One month ago, the Chicago PMI soared, printing at 56.2, far above the highest estimate. It was not meant to be, and printing moments ago at 48.7, a mirror image of last month, as this time it printed below the lowest estimate of 49, with consensus expected a 54.0 print.
And the sellside proving it is useless once again: here are the October and November forecasts and the actual print.
Confirming that that US is indeed in a manufacturing recession is the starting fact that the PMI has been below 50 (shrinking) for more months in 2015 (6) than it has been above this expansionary threshold.
The weakness was broad based, with New Orders (down 15.3), Prices Paid, Production, and Inventories all falling. There was some good news as Supplier Deliveries, Employment and Order Backlogs posted modest increases.
Here is the breakdown from MarketNews:
The Chicago Business Barometer fell 7.5 points to 48.7 in November from 56.2 in October, as both Production and New Orders fell sharply.
The significant decline in the Barometer is indicative of the see-saw pattern of demand seen in 2015, with output and orders shifting in and out of contraction. The November fall also suggests that activity over the final quarter of the year may well decelerate barring a bounceback in December.
The decline into contraction for the sixth month this year was due to a 15.3 point drop in New Orders and a significant fall in Production that reversed nearly all of October's surge and left it only marginally above neutral.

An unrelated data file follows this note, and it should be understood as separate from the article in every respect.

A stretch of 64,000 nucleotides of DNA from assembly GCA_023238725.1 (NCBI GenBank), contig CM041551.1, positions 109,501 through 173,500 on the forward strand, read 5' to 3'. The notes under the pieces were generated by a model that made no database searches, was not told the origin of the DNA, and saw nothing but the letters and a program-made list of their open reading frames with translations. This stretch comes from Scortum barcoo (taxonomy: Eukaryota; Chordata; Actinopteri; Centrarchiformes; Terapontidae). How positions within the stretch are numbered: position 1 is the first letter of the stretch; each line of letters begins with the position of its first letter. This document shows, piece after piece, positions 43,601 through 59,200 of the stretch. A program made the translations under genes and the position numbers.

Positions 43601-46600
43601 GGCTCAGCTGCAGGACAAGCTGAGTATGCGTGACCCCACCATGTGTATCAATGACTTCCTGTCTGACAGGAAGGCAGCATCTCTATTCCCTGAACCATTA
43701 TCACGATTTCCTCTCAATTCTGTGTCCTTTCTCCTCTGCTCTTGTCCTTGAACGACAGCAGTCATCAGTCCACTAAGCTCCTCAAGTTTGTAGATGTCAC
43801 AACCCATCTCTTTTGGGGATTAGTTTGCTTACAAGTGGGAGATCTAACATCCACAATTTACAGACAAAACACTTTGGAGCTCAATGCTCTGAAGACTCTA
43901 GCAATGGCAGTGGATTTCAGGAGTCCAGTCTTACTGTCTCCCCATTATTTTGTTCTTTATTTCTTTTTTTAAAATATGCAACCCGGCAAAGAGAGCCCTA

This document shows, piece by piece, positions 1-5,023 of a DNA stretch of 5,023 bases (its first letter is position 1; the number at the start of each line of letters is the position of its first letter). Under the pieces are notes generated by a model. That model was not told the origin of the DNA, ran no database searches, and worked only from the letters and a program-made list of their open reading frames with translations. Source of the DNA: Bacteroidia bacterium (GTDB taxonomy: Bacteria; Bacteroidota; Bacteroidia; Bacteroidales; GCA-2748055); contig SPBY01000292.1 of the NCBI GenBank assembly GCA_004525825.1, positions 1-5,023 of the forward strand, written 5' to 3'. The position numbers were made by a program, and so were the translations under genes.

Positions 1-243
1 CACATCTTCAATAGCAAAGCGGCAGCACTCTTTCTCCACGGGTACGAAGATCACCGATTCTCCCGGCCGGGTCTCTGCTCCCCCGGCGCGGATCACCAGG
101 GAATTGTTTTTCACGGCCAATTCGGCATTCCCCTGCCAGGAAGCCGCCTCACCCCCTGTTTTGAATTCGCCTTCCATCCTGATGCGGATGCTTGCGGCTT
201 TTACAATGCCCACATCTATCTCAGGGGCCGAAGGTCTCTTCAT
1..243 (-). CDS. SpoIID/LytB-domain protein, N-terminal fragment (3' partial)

Order Backlogs remained in contraction for the tenth consecutive month, continuing to suggest there is little in the order pipeline.
Despite the drop off in business, both Supplier Deliveries and Employment were largely unchanged with both hovering above neutral.
The erratic pattern of stocks continued in November. Inventories fell sharply to below 50, having increased significantly in October. Underlying the softness in demand in November, 44% of panellists said that they thought their current level of inventories was too high, while 54% said that they were about right. Only 2% of the panel reported stock levels were too low, suggesting that a further inventory drawdown could depress growth.
Disinflationary pressures remained at the input price level with Prices Paid decreasing slightly in November, leaving it in contraction for the fourth consecutive month, a reflection of continued weakness in commodity prices.
With all the above in mind, purchasers remain cautious heading into December as the focus shifts to 2016, with panellists grappling with uncertainties in the labour market, demand and wage costs.
An unusually high number of survey panellists noted a seasonal impact on their business in November, both positively and negatively.
Some said the slowdown was greater than expected, while others noted sales were down as much as 3% year-on-year. There also continued to be reports of companies being below forecast.
Commentary from the survey panel was generally more negative in November with many noting weakness in commodity pricing, particularly oil, gas and agricultural products taking its toll on profits. Some said profits slumped as much as 10% as a result of weakness in the aforementioned. Others said the fall in the oil price had resulted in companies holding back on capital projects and expectations were that this would continue into the first half of 2016.
Companies that depend on colder weather said business has been very quiet, noting the break in the weather came very late in the season. Forecasts for a milder than average winter season had resulted in production slowdowns in cold weather related industries.
Finally, while the Fed is no longer data dependent, this will hardly change the Fed's rate hiking plans in just over two weeks, however one should probably ask just why is the Fed's tightening conditions as the economy continues to roll over deeper into what is now clearly a recession if so far mostly for the non-service part of the US economy.